Much has been made of Google’s main interest in buying Motorola (NYSE: MMI) being patents, patents, patents, which could help save Google (NSDQ: GOOG) from years of legal hot water in the years ahead. But when it comes to devices, it might be Motorola Mobility that needs all the help it can get: Q2 figures out today from NPD show that the device maker only accounted for 12 percent of smartphone sales, and nine percent of all mobile sales in the U.S., technically Motorola’s strongest market.
That represents a three percent decline in each category (smartphone and mobile overall) over the same quarter a year ago.
While declines in feature phone sales are to be expected as the market shifts to smartphones, Motorola’s decline in smartphone share is particularly galling when you compare it to the overall growth of the Android platform in the U.S. NPD says in its research note that Google’s Android OS accounted for 52 percent of all smartphone sales, an increase of 19 percent over a year ago.
Android’s gain was nearly entirely at the expense of RIM (NSDQ: RIMM), which lost 17 percentage points and accounted for 11 percent of all sales — in other words, just behind Motorola when considering manufacturers rather than platforms.
Apple’s iOS is still growing, too, but not as fast: it was up seven points to account for 29 percent of all sales.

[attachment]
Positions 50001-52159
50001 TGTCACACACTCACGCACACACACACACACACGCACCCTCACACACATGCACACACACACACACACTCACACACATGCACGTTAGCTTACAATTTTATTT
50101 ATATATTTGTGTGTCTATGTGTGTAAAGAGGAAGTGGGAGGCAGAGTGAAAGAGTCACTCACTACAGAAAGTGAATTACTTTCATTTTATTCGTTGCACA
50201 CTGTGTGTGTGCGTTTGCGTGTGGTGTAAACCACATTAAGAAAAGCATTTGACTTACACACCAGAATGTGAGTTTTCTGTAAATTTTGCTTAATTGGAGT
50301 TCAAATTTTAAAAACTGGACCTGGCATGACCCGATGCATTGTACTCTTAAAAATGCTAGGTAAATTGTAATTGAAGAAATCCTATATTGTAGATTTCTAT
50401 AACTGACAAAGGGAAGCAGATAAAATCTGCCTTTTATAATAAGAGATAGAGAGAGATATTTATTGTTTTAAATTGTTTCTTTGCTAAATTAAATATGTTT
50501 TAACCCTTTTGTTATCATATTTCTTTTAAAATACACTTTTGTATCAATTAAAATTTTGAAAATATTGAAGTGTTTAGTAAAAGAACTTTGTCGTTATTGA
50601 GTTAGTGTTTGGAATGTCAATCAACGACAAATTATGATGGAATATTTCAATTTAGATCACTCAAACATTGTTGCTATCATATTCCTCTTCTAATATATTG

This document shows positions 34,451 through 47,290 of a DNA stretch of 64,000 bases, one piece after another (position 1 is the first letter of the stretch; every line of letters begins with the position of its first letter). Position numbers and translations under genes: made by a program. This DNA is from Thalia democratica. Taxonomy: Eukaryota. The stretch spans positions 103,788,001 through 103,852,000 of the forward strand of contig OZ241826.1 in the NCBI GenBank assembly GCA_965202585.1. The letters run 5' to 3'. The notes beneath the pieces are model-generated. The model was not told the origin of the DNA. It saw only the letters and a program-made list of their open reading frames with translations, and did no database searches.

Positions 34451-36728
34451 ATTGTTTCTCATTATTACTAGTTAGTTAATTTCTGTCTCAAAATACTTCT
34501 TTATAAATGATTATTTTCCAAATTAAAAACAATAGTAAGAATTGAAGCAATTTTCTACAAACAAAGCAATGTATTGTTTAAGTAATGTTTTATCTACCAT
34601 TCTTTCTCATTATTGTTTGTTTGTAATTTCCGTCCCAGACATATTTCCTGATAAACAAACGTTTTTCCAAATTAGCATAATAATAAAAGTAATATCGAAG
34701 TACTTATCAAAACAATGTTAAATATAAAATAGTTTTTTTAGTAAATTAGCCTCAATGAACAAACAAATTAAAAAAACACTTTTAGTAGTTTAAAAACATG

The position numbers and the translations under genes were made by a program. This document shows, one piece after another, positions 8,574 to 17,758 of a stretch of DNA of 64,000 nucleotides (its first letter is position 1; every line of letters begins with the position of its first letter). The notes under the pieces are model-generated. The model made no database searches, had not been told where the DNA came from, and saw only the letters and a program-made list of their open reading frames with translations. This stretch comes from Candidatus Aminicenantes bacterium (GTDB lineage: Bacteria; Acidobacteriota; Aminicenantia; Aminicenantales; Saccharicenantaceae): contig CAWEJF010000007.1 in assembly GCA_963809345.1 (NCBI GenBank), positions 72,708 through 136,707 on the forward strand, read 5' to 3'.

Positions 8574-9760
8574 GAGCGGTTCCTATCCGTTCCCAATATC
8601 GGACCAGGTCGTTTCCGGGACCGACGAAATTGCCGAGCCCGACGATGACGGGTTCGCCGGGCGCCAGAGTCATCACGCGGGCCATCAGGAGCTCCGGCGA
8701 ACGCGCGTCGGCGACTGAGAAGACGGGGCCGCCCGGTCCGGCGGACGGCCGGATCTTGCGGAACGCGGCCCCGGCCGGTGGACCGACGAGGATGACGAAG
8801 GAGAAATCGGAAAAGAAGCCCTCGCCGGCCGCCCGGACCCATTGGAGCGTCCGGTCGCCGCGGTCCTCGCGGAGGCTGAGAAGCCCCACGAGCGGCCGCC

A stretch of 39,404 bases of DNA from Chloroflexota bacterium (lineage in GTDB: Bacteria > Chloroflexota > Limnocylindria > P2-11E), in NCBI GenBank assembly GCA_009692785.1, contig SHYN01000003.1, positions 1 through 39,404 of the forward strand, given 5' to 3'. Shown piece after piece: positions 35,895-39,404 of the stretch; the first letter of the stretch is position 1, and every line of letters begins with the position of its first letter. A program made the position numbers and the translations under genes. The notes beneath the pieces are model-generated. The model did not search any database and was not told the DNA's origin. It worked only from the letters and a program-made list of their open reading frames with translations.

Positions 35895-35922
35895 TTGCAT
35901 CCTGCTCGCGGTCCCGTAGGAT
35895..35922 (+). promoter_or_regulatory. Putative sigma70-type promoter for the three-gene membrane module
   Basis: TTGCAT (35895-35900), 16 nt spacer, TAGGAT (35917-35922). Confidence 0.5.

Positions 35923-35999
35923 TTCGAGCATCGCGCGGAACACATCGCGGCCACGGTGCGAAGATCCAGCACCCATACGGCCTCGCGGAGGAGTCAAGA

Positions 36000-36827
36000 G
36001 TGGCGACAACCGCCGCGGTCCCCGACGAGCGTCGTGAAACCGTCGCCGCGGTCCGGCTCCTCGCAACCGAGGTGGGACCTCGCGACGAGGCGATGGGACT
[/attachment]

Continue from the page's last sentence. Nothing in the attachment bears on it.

Windows Phone 7, Microsoft’s older Windows Mobile and WebOS — whose future is not fully clear after last week’s HP (NYSE: HPQ) news — each all had less than five percent of the market.
NPD appears to fall into the camp of those who feel that the Motorola acquisition will not impact how many device makers opt for the Android platform at this point. “Android’s momentum has made for a large pie that is attractive to Motorola’s Android rivals, even if they must compete with their operating system developer,” he notes in the release.
Within the Android camp, NPD says a lot of Motorola’s loss of momentum has resulted in gains from its competitors — namely Samsung and LG (SEO: 066570). In Q2, Motorola accounted for only 22 percent of Android sales, half of its 44 percent share in Q2 2010.
That could mean that in terms of devices, Google has either made a very bad call, or perhaps the best call of all — since an OEM in decline might be more open to changes than a powerhouse on the rise.
Pre-paid smartphones. This is the one area NPD names where it thinks Motorola could carve out a niche for itself in the quarters ahead. NPD says that one in every five devices bought in Q2 was on a prepay plan: a big jump on just eight percent of devices sold in Q2 2010. If economic trends continue as they have done, there’s no reason to think that won’t also extend to smartphones, too.
But given that prepay tends to mean lower ARPUs and more price-conscious consumers, if Google follows NPD’s suggestion we might start to see a lot more cheap Android devices, not just in developing countries but in Google’s own backyard.